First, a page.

"They have now only one capital. Shopping with money has begun. You all know how motorcycles are going to the bungalow. Daily couple of people are being picked up on the motorcycle, pay money, administer oath and then send him out.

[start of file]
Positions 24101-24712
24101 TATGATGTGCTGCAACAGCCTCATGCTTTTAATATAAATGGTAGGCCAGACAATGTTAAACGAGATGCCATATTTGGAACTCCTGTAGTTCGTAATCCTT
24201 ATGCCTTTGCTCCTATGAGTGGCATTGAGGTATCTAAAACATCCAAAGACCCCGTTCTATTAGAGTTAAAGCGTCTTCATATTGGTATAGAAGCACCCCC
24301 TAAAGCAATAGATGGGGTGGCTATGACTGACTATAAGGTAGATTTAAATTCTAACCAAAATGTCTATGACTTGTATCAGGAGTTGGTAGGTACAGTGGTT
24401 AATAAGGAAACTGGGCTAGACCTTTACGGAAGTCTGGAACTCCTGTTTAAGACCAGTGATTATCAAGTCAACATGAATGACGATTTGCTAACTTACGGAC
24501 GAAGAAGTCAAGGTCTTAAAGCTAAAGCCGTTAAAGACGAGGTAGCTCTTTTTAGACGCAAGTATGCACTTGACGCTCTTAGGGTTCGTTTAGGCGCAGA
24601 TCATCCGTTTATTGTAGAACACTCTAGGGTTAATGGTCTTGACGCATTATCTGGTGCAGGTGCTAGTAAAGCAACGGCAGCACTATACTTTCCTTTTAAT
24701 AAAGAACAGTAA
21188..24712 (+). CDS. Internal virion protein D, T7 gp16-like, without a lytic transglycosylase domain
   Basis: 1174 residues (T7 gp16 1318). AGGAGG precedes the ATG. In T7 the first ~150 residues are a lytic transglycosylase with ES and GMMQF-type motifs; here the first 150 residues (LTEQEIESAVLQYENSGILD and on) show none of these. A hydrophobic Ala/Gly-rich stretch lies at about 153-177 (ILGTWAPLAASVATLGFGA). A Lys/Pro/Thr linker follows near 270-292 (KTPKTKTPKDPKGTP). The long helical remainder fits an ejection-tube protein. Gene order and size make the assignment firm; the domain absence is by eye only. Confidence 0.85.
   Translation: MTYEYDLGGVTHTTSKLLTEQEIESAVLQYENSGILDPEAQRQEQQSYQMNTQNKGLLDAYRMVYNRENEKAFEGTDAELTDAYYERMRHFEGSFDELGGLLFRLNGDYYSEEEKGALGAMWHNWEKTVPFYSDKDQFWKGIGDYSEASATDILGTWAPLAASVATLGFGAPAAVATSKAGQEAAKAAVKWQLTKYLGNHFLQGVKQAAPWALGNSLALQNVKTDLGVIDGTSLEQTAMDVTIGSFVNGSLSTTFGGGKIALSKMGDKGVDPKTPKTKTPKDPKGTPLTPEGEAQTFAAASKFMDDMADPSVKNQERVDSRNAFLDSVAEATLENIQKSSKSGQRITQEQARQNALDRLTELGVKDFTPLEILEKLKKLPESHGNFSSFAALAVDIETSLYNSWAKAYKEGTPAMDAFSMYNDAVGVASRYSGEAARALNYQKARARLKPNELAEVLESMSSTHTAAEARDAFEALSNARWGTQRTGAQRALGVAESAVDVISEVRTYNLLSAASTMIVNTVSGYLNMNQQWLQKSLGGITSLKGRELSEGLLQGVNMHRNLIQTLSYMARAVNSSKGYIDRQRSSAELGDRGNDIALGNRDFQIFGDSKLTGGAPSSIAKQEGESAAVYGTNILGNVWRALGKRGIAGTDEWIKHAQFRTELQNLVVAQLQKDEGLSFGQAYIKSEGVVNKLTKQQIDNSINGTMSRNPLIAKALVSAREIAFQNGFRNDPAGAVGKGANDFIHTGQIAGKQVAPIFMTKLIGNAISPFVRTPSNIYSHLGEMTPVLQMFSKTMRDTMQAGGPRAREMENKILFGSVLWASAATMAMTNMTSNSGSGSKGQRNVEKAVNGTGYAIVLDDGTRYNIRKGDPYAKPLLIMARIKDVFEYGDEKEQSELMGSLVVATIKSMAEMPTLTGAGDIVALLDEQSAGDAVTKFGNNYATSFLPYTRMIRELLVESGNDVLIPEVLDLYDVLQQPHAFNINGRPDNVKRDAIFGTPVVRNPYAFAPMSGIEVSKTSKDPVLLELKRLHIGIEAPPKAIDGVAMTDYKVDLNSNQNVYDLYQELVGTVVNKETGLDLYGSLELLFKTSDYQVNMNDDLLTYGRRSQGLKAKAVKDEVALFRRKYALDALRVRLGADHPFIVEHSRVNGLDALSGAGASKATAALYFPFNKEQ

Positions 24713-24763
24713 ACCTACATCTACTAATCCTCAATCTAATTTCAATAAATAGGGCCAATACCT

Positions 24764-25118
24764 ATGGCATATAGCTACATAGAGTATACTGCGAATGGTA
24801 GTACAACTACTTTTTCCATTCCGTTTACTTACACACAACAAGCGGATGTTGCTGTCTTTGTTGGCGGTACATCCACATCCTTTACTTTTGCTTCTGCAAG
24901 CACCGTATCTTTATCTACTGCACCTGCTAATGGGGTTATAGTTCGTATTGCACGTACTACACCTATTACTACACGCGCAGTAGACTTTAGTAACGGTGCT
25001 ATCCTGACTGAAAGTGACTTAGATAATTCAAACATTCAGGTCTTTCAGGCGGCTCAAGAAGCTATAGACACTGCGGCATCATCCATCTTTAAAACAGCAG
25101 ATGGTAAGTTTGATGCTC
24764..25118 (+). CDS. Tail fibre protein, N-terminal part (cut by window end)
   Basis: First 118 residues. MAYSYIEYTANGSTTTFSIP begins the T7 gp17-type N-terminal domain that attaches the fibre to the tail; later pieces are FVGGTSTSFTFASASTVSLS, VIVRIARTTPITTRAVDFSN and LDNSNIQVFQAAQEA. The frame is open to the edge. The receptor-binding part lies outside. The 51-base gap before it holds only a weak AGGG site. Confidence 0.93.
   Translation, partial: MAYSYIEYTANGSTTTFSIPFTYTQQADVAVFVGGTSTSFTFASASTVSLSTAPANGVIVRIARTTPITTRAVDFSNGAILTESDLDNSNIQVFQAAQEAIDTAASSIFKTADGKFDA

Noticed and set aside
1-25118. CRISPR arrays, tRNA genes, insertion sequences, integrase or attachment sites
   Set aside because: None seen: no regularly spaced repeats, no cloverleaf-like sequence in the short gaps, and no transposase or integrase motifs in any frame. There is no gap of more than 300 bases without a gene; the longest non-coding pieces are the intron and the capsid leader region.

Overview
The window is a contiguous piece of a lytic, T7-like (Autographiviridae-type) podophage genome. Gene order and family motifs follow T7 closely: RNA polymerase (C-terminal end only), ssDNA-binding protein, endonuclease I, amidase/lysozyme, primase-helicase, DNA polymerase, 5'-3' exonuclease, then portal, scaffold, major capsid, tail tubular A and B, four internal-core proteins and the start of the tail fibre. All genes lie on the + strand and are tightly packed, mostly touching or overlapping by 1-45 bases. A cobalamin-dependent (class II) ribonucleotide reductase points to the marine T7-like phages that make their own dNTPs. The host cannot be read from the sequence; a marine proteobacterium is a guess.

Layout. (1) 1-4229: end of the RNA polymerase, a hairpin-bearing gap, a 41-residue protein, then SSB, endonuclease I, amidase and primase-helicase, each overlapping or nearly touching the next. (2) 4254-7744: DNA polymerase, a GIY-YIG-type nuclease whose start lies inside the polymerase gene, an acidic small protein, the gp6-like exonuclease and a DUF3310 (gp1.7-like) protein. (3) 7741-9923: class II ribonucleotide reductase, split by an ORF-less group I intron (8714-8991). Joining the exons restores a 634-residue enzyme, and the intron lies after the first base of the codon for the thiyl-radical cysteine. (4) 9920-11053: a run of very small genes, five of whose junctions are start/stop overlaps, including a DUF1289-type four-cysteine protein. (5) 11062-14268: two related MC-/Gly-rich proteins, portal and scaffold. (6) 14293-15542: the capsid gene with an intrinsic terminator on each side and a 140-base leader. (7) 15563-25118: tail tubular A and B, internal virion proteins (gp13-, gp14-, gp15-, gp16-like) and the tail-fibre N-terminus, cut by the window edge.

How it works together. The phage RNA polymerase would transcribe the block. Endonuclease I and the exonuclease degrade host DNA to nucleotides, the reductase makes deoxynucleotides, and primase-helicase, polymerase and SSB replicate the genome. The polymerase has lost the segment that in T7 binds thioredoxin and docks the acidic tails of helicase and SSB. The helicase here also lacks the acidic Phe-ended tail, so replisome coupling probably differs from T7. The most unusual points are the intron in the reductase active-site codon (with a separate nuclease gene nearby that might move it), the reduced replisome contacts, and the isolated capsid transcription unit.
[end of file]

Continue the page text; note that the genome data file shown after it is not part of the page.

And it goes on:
How much will be paid per vote? Rs.500/-" According to the appellant, this part of the speech delivered by the respondent amounted to an allegation of a personal character made with the knowledge that it was false and making of such an allegation amounted to corrupt practice within the meaning of Section 123(4) of the Act. This speech, said to have been made by the respondent, was the subject matter of issue No.1/7 in the trial court. The trial court took the view that the statement attributed could not be treated as a positive allegation aimed at the appellant. It found that the respondent had not named the appellant in the speech and had used the expression "they". In the circumstances, it was difficult to say that it was an accusation that the appellant was distributing money for votes. It was not a statement regarding personal character or conduct of the appellant and the statement was also ambiguous. In such a situation, especially when on a question of corrupt practice, proof beyond reasonable doubt was needed, the issue could not be found in favour of the appellant, the election petitioner.